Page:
Oophorectomy is the surgical removal of the ovaries of a female animal. In the case of non-human animals, this is also called spaying. It is a form of sterilization.

The removal of the ovaries together with the Fallopian tubes is called salpingo-oophorectomy. Oophorectomy and salpingo-oophorectomy are not common forms of birth control in humans; more usual is tubal ligation, in which the Fallopian tubes are blocked but the ovaries remain intact.

In humans, oophorectomy is most usually performed together with a hysterectomy - the removal of the uterus. Its use in a hysterectomy when there are no other health problems is somewhat controversial.

In animals, spaying involves an invasive removal of the ovaries, but rarely has major complications; the superstition that it causes weight gain is not based on fact. Spaying is especially important for certain animals that require the ovum to be released at a certain interval (called estrus or "heat"), such as cats and dogs. If the cell is not released during these animal's heat, it can cause severe medical problems that can be averted by spaying or partnering the animal with a male.

Oophorectomy is sometimes referred to as castration, but that term is most often used to mean the removal of a male animal's testicles.

See also

Asian values

Asian values was a concept popular in the 1990s, which argued for a unique set of Asian institutions and political ideologies, involving authoritarian government (as opposed to the democratic values and institutions of the West). Asian values were a popular idea in Malaysia, Singapore, and in some political circles in Japan.

In Malaysia and Singapore, the concept of Asian values was embraced partly because it reconciled Islam and the ethnic Chinese community into an ideology that could challenge the West. In Japan, it was popular among some nationalist circles because it challenged the West and also offered the possibility of Japanese leadership in a new Asia.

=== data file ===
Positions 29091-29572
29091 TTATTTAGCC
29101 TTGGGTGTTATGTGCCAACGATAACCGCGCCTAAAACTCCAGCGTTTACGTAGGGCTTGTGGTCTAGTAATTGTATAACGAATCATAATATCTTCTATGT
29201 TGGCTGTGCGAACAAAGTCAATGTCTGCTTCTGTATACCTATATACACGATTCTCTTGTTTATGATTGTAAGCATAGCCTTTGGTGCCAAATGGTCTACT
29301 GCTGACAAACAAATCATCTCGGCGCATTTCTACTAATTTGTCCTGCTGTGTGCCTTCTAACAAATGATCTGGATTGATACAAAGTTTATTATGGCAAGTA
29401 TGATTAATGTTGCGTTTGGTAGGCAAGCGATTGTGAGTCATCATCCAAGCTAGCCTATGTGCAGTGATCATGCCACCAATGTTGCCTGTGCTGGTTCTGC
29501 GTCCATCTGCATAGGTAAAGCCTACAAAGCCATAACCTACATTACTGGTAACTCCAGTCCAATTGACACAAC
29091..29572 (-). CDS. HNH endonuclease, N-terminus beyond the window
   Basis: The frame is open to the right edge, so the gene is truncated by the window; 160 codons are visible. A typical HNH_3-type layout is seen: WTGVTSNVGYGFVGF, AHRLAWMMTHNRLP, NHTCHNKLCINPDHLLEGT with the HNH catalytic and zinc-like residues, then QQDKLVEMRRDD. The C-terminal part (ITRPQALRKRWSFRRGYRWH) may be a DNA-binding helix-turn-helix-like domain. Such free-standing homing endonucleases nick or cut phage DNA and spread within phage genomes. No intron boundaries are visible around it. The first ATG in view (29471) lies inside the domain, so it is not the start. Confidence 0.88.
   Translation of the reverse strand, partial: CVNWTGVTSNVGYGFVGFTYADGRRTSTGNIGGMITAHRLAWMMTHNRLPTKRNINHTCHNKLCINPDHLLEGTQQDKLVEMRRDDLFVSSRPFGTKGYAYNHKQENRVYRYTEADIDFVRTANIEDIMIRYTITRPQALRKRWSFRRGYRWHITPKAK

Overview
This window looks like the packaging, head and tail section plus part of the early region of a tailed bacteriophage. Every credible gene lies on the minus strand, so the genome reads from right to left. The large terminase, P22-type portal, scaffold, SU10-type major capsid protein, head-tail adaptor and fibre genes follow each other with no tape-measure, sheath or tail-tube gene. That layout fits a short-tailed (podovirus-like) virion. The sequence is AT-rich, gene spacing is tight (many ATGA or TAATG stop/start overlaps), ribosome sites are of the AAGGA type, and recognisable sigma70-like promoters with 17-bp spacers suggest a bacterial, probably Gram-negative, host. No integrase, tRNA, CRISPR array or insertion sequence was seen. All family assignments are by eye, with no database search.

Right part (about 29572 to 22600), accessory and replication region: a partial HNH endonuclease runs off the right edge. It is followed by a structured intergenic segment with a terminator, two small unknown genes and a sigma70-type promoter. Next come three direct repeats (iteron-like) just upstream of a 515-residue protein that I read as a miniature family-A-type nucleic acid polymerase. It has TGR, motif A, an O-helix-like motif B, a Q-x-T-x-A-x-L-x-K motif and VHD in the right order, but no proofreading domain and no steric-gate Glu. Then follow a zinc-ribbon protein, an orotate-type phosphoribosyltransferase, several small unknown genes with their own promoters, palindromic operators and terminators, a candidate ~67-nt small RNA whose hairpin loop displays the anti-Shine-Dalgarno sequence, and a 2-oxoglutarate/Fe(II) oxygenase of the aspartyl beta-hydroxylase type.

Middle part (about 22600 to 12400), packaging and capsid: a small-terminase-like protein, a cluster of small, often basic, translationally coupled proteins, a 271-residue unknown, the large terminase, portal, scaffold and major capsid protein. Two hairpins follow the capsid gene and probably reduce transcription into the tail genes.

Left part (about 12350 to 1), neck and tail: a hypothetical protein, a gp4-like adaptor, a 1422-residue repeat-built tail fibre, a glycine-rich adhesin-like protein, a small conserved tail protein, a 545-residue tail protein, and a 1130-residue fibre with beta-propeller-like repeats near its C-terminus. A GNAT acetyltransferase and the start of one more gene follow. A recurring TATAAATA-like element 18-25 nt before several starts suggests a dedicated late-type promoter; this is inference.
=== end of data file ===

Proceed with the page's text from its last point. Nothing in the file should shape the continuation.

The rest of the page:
Mahathir bin Mohamad and Lee Kuan Yew, the prime ministers of Malaysia and Singapore, respectively, at that time, were particularly vocal advocates of Asian values. Fareed Zakaria has written extensively on Asian values; meanwhile, Amartya Sen has been one of the strongest critics of Asian values.

No single definition of Asian values exists, because many proponents of the concept had different definitions and came from different cultural backgrounds. However these values typically include some version of Confucianism; in particular loyalty towards the family, corporation and nation; the forgoing of personal freedom for the sake of society's stability and prosperity, striving for academic excellence, work ethic and thrift.

Some critics of the term argue that no universal "Asian" value system exists, because the cultural diversity of Asia is too great for there to be a single set of common values across the region.

The concept of Asian values began to lose support after the Asian financial crisis weakened the economies of many Asian countries.

Last updated: 01-28-2005 09:39:07